This charity is great, possessing the power to arouse sublime kindness that will draw down active blessings to all who participate in it on behalf of themselves and the members of their households with regard to all of their material and spiritual needs.

With blessings for both material and spiritual good,

   

Notes:

  1. (Back to text) Before the Talmudic Sage Rabbi Meir passed away, he observed the terrible difficulties that hunger caused in Israel. He proclaimed that whenever tzedakah would be given on behalf of his soul, he would intercede on the giver's behalf and that the money should be distributed to the poor of Israel. Consequently, when the Alter Rebbe established a charitable found to support the poor of Israel, he associated it with Rabbi Meir.


Today Is ...

15 Adar I-Shushan Purim Kattan

It is said of the Time To Come: "A stone in the wall will cry out and a beam from the tree will respond." At present, inert creations are mute; though trodden upon, they remain silent. But there will come a time when the revelation of the Future becomes a reality, that the inert will begin to speak, relate and demand: "If a man was walking along without thinking or speaking words of Torah, why did he trample upon me?" The earth trodden upon has been waiting for millenia, ever since the Six Days of Creation. All kinds of living creatures have been treading upon it all this time, but it is waiting for a Jew (or two Jews) to walk on it while discussing Torah. But if they do not say words of Torah, the earth will protest: "You too are just like an animal!"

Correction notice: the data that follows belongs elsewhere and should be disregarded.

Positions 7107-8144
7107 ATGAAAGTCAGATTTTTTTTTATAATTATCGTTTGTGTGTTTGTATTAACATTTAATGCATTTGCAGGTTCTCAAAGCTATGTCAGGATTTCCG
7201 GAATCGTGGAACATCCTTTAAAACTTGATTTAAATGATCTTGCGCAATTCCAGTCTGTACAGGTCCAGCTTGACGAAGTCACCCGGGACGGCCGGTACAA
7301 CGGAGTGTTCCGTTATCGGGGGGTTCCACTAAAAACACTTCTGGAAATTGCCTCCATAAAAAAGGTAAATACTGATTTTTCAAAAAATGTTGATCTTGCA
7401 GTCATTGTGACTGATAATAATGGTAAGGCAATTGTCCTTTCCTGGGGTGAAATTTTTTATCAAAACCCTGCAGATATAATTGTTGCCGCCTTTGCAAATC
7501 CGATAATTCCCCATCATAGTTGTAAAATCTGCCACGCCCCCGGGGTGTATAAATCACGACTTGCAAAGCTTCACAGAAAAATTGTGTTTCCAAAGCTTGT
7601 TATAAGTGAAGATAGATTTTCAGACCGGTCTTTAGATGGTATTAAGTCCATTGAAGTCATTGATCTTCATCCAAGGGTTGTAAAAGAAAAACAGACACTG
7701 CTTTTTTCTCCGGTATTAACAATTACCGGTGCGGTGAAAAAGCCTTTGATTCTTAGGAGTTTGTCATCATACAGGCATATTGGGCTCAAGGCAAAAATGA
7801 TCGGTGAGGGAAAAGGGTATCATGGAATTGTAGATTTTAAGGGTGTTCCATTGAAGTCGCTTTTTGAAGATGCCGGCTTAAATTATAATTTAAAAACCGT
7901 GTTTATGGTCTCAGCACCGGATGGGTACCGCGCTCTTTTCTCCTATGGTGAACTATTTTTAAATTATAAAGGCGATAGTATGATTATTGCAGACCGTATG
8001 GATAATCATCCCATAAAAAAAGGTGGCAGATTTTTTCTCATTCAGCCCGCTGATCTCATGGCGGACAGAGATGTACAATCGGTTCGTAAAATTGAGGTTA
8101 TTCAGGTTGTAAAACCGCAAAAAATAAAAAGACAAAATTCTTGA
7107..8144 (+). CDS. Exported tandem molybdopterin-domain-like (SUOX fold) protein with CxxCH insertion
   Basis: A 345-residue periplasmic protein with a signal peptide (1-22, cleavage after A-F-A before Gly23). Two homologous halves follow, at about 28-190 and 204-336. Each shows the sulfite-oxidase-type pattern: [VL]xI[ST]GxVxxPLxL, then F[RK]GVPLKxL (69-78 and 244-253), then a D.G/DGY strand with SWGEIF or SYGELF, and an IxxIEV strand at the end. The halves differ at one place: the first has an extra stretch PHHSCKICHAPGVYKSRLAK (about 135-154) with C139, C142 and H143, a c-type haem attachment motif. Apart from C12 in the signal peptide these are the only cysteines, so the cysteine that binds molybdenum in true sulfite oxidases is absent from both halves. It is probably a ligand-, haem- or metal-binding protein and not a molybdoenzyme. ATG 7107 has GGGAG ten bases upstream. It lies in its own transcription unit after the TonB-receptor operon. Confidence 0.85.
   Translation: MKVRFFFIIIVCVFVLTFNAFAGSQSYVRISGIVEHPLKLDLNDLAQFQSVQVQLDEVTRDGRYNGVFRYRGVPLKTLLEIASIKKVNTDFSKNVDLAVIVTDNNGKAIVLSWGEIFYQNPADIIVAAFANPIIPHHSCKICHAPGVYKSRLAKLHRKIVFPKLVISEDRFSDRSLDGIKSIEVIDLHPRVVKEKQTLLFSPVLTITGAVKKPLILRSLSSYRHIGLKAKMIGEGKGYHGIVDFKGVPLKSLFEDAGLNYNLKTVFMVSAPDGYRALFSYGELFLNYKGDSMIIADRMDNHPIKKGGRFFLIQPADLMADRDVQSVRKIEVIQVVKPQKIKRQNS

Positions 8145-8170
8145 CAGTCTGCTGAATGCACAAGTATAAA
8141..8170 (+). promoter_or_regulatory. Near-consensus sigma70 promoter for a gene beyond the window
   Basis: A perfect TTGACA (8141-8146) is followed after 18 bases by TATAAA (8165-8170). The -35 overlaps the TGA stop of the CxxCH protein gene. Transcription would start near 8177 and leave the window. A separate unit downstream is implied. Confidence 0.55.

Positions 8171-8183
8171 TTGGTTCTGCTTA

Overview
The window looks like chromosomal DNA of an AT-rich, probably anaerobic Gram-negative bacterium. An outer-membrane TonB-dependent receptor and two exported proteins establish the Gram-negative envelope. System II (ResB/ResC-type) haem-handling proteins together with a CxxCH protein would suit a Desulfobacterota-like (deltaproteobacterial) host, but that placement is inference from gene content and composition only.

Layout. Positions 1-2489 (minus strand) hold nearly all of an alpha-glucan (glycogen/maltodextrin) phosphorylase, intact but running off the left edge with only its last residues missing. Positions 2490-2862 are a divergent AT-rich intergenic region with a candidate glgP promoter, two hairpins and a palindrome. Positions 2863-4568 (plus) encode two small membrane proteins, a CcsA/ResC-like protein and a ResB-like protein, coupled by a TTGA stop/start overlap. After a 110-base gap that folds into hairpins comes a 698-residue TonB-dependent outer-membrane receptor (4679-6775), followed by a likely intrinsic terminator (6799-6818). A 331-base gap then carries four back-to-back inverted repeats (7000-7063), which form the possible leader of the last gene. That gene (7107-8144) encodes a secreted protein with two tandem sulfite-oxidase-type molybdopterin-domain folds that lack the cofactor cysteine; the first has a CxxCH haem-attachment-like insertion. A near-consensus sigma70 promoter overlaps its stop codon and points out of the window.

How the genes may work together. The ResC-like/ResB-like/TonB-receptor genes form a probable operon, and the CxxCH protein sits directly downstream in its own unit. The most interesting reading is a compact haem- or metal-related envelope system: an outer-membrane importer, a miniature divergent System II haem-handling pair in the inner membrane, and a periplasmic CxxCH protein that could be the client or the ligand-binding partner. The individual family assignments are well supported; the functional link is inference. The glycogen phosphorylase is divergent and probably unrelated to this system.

A Word from the Director

Rabbi Shmuel M. Butman

Being that this year is a leap year, containing two months of Adar, the 14th day of the first Adar is known as Purim Kattan, the '"minor" Purim. This Friday is the 14th of Adar I.

Until our present fixed calendar was established, the Sanhedrin (highest rabbinical court) would decide whether the year would be a leap year. They very often postponed this decision until the last minute to see if the plants had begun to sprout and there was enough time for it to grow in order to bring the Omer, as well as if the roads were dry enough for those who were travelling to Jerusalem for Passover would otherwise be unable to arrive in time for the holiday, etc. After Moshiach comes, the Sanhedrin will again decide each year whether to add a second Adar.

Likewise, there is also a Shushan Purim Kattan, a "minor" Shushan Purim, on the 15th day of the first Adar (occurring on Shabbat this year) . The Jews of Shushan, the capital city of Persia, fought their enemies on the 13th and 14th of Adar and celebrated on the 15th, unlike the Jews who dwelled in other regions of the Babylonian Empire, who fought only on the 13th and celebrated on the 14th.

What is the relevance of a Jewish holiday named for a city in the Diaspora? It is the task of every Jew to refine the material environment of the world, to transform the mundane into the holy. By naming the holiday Shushan Purim, we are transforming the Persian capital into something positive.

The lesson of Shushan Purim can be applied to the rest of the year. The task of elevating the physical into the spiritual realm, is a daily, hourly, constant assignment. For example, money, the truest symbol of materialism, is simply currency. But when given to charity, used to purchase Torah books, spent on tuition in a Jewish school, it is elevated.

Let us continue with the task of elevating the physical to the spiritual until the ultimate fulfillment of that goal, the arrival of Moshiach.


Thoughts that Count

You shall see My back, but My face shall not be seen (Ex. 33:23)